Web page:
The New Form W-4 is Finally Here!

December 23, 2019

Forget everything you knew about W-4 withholdings because the new form W-4 is finally here! On December 5, 2019, the IRS released the final version of the 2020 Form W-4. The new form is very different than previous versions because of federal tax law changes that took place in 2018.  This new form is designed to make accurate income-tax withholding far simpler for employees.  As stated by the IRS:

“The new design reduces the form’s complexity and increases the transparency and accuracy of the withholding system. While it uses the same underlying information as the old design, it replaces complicated worksheets with more straightforward questions that make accurate withholding easier for employees.”

Who needs to fill this out?

The Internal Revenue Service (IRS) is not requiring all employees to complete the revised form and has designed the withholding tables so that they will work with both the new and prior year forms. However, employees hired as of January 1, 2020, and anyone who makes withholding changes during 2020 must submit the new form W-4.

What’s different about this form?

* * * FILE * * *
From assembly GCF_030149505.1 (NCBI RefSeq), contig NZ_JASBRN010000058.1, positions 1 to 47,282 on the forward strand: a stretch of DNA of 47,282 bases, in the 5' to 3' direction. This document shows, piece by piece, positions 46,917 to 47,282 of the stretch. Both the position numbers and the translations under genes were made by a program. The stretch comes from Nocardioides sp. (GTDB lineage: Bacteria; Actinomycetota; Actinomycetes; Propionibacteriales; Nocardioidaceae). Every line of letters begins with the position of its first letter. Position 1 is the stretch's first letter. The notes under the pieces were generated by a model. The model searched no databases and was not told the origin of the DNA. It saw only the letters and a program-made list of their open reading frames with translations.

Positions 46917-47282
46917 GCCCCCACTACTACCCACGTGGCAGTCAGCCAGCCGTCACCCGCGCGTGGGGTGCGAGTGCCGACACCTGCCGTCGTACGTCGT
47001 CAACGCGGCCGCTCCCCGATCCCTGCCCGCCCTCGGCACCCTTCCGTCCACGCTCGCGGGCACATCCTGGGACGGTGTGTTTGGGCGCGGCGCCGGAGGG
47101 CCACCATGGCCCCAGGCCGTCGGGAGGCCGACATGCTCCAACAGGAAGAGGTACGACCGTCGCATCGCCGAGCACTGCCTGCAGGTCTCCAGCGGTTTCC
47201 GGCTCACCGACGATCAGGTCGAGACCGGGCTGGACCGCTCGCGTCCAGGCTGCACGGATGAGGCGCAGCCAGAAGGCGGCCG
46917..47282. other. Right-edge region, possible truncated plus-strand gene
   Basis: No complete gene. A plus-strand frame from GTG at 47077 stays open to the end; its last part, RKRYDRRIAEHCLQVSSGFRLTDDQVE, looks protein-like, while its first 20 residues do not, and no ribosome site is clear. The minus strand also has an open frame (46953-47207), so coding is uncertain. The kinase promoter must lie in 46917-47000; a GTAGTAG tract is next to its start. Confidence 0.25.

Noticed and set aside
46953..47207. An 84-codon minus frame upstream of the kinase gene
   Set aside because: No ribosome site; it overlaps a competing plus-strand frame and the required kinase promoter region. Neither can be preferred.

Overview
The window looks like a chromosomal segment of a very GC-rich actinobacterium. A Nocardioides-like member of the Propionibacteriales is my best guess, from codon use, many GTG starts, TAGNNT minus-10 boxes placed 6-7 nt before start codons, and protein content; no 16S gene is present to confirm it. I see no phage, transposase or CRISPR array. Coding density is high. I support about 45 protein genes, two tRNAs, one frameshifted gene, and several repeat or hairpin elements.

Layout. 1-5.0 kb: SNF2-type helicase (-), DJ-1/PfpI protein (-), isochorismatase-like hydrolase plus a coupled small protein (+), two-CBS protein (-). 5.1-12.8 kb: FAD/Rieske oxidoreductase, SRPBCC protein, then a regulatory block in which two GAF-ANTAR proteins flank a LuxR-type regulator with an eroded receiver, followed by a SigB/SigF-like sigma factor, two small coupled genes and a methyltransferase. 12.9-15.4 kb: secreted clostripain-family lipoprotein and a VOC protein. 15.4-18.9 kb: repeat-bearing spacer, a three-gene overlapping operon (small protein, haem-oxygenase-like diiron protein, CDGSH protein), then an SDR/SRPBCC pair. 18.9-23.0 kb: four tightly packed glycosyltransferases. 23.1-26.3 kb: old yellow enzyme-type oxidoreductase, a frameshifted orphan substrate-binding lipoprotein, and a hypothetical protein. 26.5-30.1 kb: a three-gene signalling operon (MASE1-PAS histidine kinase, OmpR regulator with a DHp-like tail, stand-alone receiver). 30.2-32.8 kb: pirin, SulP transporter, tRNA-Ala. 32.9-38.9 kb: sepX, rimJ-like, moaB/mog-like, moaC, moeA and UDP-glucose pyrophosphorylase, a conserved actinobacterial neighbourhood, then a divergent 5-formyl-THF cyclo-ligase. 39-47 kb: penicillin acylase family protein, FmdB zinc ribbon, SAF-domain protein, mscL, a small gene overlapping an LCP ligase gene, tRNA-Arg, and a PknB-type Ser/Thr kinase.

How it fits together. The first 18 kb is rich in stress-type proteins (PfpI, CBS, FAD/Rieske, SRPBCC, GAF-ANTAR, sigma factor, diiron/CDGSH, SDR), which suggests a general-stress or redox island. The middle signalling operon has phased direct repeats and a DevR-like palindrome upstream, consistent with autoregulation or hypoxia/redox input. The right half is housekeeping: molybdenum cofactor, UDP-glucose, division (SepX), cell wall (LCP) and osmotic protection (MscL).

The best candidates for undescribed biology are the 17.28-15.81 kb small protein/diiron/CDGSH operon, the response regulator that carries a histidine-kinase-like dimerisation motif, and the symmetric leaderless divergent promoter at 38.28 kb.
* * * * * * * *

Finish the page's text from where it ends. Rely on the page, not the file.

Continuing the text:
We suggest you read the instructions that are included with the form, so you get a fundamental understanding of what is different. The notable differences are as follows:

  1. Up until now, the form only included the status of “Married” or “Single.” Now, the form includes a new employee status of “Head of Household.” (Step 1c)
  2. Withholding allowances have been eliminated.
  3. Employees can account for many factors to reduce or increase the tax that will be withheld as follows:
  4. Tax credits of dependents
  5. Tax effects of other credits
  6. Effect of other deductions of taxable income
  7. Effect of having 2 jobs
  8. Other earnings they wish to take into consideration to increase tax liability

What needs to be filled out?

Every employee must complete Steps 1 and 5. Steps 2, 3, and 4 are optional, but completing them will help ensure that the employee’s federal income tax withholding will more accurately match their tax liability. Step 1 is for the employee’s personal information; Step 2 is for households with multiple jobs; Step 3 is used to claim tax credits for dependents; Step 4 is for other adjustments (additional income, such as interest and dividends, itemized deductions that exceed the standard deduction, and extra tax you want withheld.); Step 5 is reserved for the employee’s signature.

Need more information?

The IRS has also published Frequently Asked Questions that you may find helpful as you complete the form ( You can download the form here.